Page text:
Paisley Rekdal said she thinks of her title, poet laureate for the state of Utah, as “an ambassador of poetry …, a person who tries to make poetry more accessible to the community at large.”
After five years, the ambassador is finishing her tour of duty — and she considers her term a success.
The biggest project on Rekdal’s agenda is the Utah Poetry Festival, which has been going on throughout April in venues around the state, coinciding with National Poetry Month. Rekdal — along with writers Lisa Bickmore, Kimberly Johnson, Natasha Sajé, and Jennifer Tonge — started the first festival in 2019. For 2021, because of the COVID-19 pandemic, the event went virtual.
One downside of going to an online format, Rekdal said, was not seeing schoolkids around the state in person. “Many of the most memorable moments have been working with really young kids who have this incredible talent for poetry that they didn’t even know they had, and being able to sort of nurture that a little bit,” she said.
One of the centerpiece events of the festival happens this weekend. Rekdal will host a reading over Zoom, Friday at 7 p.m., featuring Utah poets Jay Hopler, Kimberly Johnson and Nan Seymour. That’s followed by a day of online workshops and conversations on Saturday — ending with another reading at 7 p.m. with Utah poets Danielle Dubrasky, Nancy Takacs, and John Belk. Registration is available at the festival’s website.
Another project Rekdal spearheaded over her term is Mapping Literary Utah. She described it as “a web archive of all the Utah writers past and present” that allows people to research and find Utah writers.
Rekdal also worked on “West: A Translation” which she was commissioned to write in advance of the May 2019 statewide celebration of the 150th anniversary of the completion of the Transcontinental Railroad, when the “Golden Spike” was driven at Promontory, Utah, in 1869.
She called “West” essentially “a digital poem that thinks about the cultural impact of the Transcontinental Railroad, both on our state and on our nation.”
Rekdal said the key to the work is a Chinese poem, where “every character that I’ve chosen opens up into another sort of story about the railroad or one of the railroad workers.” It’s a response to a Chinese elegy that was carved into the walls of Angel Island Immigration Station in San Francisco, where Chinese migrants were detained as a result of the Chinese Exclusion Act in 1882.
“No one knows who wrote the poem, but the poem elegizes a fellow detainee who committed suicide,” she said. “I wanted to use that poem as a lens into thinking about so many of the workers’ lives, the ways that the Transcontinental [Railroad] really shaped American immigration law, labor law ideas about race, gender and culture.”
Rekdal recommended all Utahns to get involved with poetry — by being good audience members, by sharing the poetry festival with others, and by letting museums and other organizations that stage poetry events know that they’re appreciated.
Utah’s poetry community, Rekdal said, is “diverse, and it’s kind of wild and wonderful. We have people writing all different kinds and types of poems, and they approach poetry with so many different lenses. … One of the things that I really loved about being part of this poetry community is that all the poets that I’ve met have just had such goodwill for each other, and they reach out to each other.”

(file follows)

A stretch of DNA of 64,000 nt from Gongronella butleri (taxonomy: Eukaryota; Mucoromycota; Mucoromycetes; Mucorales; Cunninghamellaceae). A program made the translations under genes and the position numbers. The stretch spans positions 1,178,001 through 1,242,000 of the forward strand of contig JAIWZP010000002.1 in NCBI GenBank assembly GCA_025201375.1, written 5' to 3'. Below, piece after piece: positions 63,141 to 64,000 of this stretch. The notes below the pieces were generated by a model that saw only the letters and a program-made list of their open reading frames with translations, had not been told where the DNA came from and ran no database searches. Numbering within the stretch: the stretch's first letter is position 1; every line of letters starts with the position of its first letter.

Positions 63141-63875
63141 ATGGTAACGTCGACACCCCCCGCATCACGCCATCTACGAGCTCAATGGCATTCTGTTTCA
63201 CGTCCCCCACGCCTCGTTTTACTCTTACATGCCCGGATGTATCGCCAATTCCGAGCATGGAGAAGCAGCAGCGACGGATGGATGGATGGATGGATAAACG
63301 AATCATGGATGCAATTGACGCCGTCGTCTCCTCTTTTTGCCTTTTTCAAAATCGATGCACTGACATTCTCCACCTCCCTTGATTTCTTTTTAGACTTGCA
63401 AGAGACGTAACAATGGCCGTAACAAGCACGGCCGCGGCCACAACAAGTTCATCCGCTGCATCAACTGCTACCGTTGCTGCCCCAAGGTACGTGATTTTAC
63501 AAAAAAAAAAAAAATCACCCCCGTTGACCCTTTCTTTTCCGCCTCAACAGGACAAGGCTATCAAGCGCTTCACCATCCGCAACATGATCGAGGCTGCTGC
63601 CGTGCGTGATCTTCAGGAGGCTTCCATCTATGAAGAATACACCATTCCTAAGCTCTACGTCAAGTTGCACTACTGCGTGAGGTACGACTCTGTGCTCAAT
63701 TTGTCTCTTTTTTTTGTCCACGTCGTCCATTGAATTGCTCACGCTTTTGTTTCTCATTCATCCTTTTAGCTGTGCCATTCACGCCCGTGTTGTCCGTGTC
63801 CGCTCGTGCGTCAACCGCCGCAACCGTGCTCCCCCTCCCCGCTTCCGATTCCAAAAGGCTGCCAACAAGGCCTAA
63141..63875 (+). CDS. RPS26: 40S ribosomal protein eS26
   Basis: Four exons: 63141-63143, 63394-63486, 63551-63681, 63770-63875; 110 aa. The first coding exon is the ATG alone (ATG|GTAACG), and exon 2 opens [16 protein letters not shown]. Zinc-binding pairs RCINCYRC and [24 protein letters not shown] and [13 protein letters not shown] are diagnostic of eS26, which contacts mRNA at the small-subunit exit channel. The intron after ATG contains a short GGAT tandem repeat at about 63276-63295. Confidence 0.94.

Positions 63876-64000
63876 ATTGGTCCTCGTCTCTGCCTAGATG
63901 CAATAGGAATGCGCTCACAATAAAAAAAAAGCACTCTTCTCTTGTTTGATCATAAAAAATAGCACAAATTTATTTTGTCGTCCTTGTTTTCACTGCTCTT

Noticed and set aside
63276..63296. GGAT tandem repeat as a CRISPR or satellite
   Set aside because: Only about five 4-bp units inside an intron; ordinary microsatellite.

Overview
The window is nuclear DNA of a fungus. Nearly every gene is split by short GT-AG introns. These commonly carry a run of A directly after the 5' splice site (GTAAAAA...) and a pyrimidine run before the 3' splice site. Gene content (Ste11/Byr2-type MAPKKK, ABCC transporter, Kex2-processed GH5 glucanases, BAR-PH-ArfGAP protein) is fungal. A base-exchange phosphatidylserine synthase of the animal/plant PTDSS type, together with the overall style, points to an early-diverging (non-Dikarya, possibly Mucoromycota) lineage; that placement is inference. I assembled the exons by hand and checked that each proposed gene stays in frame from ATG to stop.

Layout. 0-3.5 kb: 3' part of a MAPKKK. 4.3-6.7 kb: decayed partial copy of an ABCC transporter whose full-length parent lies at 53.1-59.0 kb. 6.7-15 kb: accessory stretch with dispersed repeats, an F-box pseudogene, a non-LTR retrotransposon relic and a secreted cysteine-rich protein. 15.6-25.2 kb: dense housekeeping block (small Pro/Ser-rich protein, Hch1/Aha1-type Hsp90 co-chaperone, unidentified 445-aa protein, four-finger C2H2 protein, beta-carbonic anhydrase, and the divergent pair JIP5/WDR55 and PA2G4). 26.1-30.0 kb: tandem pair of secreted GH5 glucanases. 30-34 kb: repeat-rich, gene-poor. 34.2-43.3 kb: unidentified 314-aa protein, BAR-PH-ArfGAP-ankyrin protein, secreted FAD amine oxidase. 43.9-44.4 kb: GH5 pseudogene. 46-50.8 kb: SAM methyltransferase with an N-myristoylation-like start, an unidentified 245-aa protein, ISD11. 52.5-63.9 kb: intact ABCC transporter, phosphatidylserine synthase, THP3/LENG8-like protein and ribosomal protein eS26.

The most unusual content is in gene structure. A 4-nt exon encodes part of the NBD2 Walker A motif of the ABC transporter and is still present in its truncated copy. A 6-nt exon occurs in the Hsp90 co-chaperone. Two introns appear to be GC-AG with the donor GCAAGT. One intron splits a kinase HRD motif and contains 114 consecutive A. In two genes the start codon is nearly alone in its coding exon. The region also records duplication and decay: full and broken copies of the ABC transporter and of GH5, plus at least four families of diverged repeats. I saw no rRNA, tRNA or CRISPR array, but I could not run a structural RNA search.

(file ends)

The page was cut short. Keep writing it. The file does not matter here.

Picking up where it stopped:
And while Rekdal said “there are no Utah poems” — in that there are no poems that sum up all the facets of the state — she did list three poems, whose writers were in or from Utah, that she particularly loves:
“Feel Me” by May Swenson • “I just love the way she twists and turns this opening phrase to reconsider feeling and intimacy.”
“The Two Trees” by Larry Lewis • “I simply adore Larry Levis, and the way he’s able to balance the personal and the philosophical so perfectly.”
“Topaz, Utah” by Toto Suyemoto • “If there is such a thing as an actual ‘Utah’ poem — a poem that could only have been written in Utah — then it was forged in Topaz, where we incarcerated Japanese Americans during WWII and thus altered both the course of Utah’s literature and Asian American literary culture as well.”
Rekdal said she participated in some 60 events in 2021, so she’s looking to take a vacation when her term is over. She will continue to write and be involved with poetry. For her, she said, “it’s a very practical thing, physical, almost daily.”
A spokesperson for the Utah Division of Arts & Museums, which has overseen the poet laureate program since it began in 1997, said the selection committee to find Rekdal’s successor was convened last week. The division will forward a list of candidates to Gov. Spencer Cox, who will make the final choice.
Poetry is not dead, Rekdal said. “If anything, it never died,” she said. “Now, it’s flourishing.”
Poetry, Rekdal said, “is a way we take stock of ourselves. … Poetry for me means a human record. If poetry cannot necessarily affect any great social or political change on its own, what it does is suggest the activation of certain values in readers that choose to live the values that they find in the poems that they read.”
Poetry evolves with technology, she said — citing the example of the sound poets from the 1910s, just before World War I, who didn’t have clear written language.
“We’re expanding this notion of poetry again to include more voices and include more ways of accessing what poetry finally is, which is an expression of a sort of deep human feeling in a moment of time,” Rekdal said. “And there’s nothing that says that has to be written as a sonnet.”
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